]. It is not clear why there is no link between illness during the past two weeks and sleep quality in female adults with a low income. No other relevant literature has been reported. This may be because illness during the past two weeks has a smaller impact on quality of life compared to males. We also observed a significant relationship between disability and poor sleep quality in both genders. After controlling for confounding factors, such as gender, sociodemographic and other health-related factors, disabled individuals were almost 44% more likely to report poor sleep quality than non-disabled individuals. This finding is similar to what Lobentanz et al. observed among multiple sclerosis patients [47
]. Thus, disability status has an impact on physical and psychological domains of life quality.
Participants who live alone were not found to have an increased risk of poor sleep quality. No association was found in the logistic regression analysis after sex discrimination. This result was consistent with one previous study by Lo et al. [26
], as they did not establish any statistically significant association between sleep quality and living alone. We think the possible reason is that although living alone can mean sleeping in a quieter environment, it can also keep negative emotions and stress from being releasing. Moreover, we found that a primarily vegetarian and balanced diet improved the sleep quality in males, but not in females. Stonge et al. [48
] confirmed that higher saturated fat and lower fiber intake might lead to less slow-wave sleep and more night-time activity, which may reduce overall sleep quality. In this study, the assessment of diet was based on self-reports rather than quantitative measurements, which would be influenced by individual subjective factors. Therefore, there are certain differences in the effects of each diet on sleep quality. In future studies, quantitative methods can be used to accurately assess the association between dietary content of food and sleep quality for different genders. We found no association of salt intake and oil consumption with sleep quality in both genders. We think that these two indicators may have some potential relationship with sleep quality or some other factors are likely involved in the possible correlation between salt intake and sleep quality, which needs to be further studied.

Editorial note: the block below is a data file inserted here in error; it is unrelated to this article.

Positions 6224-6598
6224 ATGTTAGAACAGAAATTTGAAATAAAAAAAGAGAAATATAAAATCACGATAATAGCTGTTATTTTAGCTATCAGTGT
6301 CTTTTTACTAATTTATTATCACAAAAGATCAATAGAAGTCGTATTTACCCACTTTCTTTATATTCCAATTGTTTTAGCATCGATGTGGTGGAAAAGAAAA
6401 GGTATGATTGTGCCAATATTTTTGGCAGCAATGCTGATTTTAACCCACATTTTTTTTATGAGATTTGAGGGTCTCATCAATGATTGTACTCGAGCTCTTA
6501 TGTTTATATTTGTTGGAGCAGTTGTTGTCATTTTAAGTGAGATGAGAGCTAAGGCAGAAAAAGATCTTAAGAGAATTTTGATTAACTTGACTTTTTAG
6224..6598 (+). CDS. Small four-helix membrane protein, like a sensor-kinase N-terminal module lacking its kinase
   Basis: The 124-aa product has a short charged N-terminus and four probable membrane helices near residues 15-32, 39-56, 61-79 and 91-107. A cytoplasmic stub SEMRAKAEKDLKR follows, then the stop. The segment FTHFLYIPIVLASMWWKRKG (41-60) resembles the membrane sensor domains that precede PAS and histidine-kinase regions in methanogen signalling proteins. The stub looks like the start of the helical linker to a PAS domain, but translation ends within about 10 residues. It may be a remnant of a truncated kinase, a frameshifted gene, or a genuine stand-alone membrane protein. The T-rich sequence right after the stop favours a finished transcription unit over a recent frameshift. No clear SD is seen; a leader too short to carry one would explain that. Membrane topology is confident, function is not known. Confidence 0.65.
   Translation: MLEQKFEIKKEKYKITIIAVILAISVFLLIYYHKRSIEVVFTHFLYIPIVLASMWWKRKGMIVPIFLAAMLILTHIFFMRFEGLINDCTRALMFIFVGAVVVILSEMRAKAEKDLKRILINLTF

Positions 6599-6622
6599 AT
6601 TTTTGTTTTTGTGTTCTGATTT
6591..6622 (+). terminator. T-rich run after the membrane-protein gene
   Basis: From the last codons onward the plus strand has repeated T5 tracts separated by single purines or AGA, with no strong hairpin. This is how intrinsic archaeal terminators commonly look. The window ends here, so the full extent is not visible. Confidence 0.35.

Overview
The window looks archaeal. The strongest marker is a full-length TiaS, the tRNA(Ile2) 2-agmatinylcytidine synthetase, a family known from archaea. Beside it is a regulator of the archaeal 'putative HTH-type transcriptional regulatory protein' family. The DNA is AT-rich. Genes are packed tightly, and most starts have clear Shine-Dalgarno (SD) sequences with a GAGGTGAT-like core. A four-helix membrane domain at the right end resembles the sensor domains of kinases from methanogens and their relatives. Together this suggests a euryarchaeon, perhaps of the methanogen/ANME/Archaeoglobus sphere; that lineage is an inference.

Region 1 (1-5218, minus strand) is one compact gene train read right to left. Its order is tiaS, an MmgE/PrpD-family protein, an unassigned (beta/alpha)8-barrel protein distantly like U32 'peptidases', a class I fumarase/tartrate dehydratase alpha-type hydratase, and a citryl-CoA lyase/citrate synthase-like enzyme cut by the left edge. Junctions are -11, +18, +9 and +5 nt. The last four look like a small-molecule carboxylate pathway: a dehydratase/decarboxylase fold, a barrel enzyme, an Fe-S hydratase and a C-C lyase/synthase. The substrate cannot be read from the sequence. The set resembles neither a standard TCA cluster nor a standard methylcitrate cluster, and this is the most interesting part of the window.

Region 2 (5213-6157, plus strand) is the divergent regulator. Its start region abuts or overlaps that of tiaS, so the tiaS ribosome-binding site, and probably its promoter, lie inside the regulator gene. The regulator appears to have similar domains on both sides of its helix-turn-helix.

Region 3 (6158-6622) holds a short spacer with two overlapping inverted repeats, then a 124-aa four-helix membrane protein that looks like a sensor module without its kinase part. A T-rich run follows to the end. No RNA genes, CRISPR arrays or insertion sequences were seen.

Low-income adults are a vulnerable group in China and thus, studying their sleep quality is important. Our research has several strengths. First, our data are reliable because they are obtained from face-to-face interviews by investigators and not via telephone interviews. Second, our questionnaire (CPSQI) is comprehensive and reliable.
Nevertheless, we acknowledge that this study has several limitations. First, the study only involved Ezhou City. Thus, it is unlikely that these results can be generalized to all the low-income adults in rural areas of China. Second, we did not include other variables that might have an impact on sleep quality, such as body mass index, blood pressure, depression, number of young children and anxiety. These factors will be included in our future detailed investigations. Third, our study population is not sufficiently representative of the general population because the proportion of low-income older adults in rural areas in our sample is higher than it actually is and the education level is probably lower than that of ordinary low-income adults in China. More educated people and young people who migrated to the cities to earn a living were not included in the sample. Fourth, the data collection of some indicators in this study may not be accurate enough because of using a self-reported approach to collect data. Although PSQI has been widely used to assess the sleep quality, studies have pointed out the limitations of using such a scale in assessing the sleep quality [49
]. There are also statistics that ignore the differences between adults and children, such as the intake of salt and edible oil. Therefore, the generalizability of our findings is limited.